The number of “weakest links” within the global corporate-credit picture is at its lowest in two years, an improvement that’s due to higher crude prices helping oil and gas companies dig out from their debt burden.
With the new total, the consumer products sector has surpassed oil and gas as most vulnerable, but the shift is owed more to a decline in the number of oil and gas weakest links than to a rise in consumer products weakest links, an S&P Global Fixed Income Research group report out Wednesday showed.
The reported showed that 198 companies are considered global weakest links, whose default risk could drive up borrowing costs for the broader credit markets. These companies are sitting on rated debt worth about $225 billion in total. Weakest links are issuers rated ‘B-’ or lower with negative outlooks, or ratings on CreditWatch with negative implications, at S&P. By comparison, the global weakest links count was highest in April 2009, during the financial crisis, when the total hit 300.
“With relatively low — though potentially rising — financing costs, low volatility and strong demand, we anticipate defaults to be comparatively low in 2018,” said Diane Vazza, head of the S&P Global Fixed Income Research group.
The number in the oil and gas sector was elevated in 2016 due to stress in the sector from a prolonged period of unstable commodity prices. This caused credit quality to deteriorate, but this has since subsided, the researchers said. Crude futures
settled above $60 for the first time in more than two years to wrap up 2017 and is above $63 a barrel in early 2018.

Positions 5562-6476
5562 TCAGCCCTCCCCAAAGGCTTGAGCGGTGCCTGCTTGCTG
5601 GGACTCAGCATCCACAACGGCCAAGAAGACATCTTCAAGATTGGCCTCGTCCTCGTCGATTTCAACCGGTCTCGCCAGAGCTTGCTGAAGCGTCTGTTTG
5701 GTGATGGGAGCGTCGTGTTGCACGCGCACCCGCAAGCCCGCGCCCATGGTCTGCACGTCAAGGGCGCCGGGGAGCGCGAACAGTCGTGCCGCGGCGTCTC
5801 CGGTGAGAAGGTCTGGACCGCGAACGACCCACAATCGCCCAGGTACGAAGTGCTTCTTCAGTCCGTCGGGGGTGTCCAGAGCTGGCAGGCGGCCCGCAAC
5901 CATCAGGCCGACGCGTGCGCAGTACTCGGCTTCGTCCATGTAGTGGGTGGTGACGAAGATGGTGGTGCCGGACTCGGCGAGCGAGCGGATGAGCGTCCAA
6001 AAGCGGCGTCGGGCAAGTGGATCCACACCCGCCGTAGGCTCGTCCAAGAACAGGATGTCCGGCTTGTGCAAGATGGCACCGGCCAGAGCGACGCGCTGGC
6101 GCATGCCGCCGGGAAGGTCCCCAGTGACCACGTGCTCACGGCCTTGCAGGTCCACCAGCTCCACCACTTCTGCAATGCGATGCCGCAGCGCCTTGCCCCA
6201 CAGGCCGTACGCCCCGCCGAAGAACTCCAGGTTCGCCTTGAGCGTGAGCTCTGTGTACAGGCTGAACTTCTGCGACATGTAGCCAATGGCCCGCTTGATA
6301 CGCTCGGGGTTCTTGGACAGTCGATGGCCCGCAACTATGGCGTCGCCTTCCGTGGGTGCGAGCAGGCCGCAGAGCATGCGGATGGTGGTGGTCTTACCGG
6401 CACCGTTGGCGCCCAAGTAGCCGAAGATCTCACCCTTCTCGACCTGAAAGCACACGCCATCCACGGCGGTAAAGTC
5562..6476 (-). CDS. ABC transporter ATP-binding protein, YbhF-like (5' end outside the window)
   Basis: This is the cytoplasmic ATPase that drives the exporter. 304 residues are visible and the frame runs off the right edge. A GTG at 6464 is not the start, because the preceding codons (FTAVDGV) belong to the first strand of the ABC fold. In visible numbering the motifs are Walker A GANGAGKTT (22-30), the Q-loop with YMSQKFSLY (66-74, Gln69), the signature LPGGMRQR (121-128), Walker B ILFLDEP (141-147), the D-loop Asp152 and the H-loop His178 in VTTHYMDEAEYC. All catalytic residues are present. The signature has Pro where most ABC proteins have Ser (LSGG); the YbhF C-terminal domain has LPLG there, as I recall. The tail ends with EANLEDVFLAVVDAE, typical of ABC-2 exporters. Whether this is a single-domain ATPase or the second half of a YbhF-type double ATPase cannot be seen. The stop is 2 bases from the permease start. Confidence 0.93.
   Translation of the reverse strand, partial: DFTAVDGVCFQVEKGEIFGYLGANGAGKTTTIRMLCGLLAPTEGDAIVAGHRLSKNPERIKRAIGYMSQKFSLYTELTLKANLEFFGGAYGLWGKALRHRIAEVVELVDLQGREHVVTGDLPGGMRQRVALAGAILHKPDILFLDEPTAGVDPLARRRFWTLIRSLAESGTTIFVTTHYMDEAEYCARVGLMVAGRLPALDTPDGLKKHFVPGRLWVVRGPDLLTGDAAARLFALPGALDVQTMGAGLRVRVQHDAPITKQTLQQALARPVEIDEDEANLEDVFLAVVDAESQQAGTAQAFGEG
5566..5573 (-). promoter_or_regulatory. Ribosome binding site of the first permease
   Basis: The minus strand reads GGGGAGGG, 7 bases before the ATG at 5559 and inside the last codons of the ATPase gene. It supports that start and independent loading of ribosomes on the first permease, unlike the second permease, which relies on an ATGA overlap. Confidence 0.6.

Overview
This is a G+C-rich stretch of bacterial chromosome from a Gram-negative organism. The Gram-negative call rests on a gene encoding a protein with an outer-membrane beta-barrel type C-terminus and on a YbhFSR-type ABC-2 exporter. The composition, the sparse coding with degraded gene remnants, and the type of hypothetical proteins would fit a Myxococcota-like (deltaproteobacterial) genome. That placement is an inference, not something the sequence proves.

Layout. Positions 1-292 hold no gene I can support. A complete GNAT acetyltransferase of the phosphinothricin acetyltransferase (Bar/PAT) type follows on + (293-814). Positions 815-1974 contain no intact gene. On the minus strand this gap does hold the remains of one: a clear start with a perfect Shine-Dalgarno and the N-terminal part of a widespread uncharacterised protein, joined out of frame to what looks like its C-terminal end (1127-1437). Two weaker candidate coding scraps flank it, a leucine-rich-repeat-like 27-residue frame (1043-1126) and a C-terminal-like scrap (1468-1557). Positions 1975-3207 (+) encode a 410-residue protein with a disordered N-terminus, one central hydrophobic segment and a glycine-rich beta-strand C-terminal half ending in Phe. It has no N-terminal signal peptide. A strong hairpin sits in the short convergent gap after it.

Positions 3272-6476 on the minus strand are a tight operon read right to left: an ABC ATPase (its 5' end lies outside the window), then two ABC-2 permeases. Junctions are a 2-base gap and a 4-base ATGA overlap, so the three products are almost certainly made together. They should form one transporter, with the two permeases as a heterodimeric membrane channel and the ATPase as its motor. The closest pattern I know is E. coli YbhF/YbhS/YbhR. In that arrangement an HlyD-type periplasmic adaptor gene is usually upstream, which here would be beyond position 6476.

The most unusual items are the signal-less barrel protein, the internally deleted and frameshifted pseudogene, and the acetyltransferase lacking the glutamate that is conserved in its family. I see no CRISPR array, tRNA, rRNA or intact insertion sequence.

On the other hand, the consumer products and retail and restaurants sectors have been facing the negative impact of the structural shifts in consumer spending habits and stiff competition from the well-positioned e-commerce competitors, S&P noted.
The consumer products sector now leads the weakest links tally with 34 issuers as of Dec. 26, 2017. Of the 34, 31 are based in the U.S. The media and entertainment sector follows oil and gas, with 24 issuers considered among the weakest links. Retail is next, with more than 20 names on the list.
The significance of the ranking? Over the long term (1981-2016), an average of 7.51% of all global issuers rated ‘B-’ defaulted within 12 months, S&P said, and the average default rate was much higher for issuers rated lower than ‘B-’. Notably, the increase in issues rated ‘B-’ or lower in 2003-2007 was an early warning of the credit deterioration and default risk in the financial crisis of 2008 and 2009.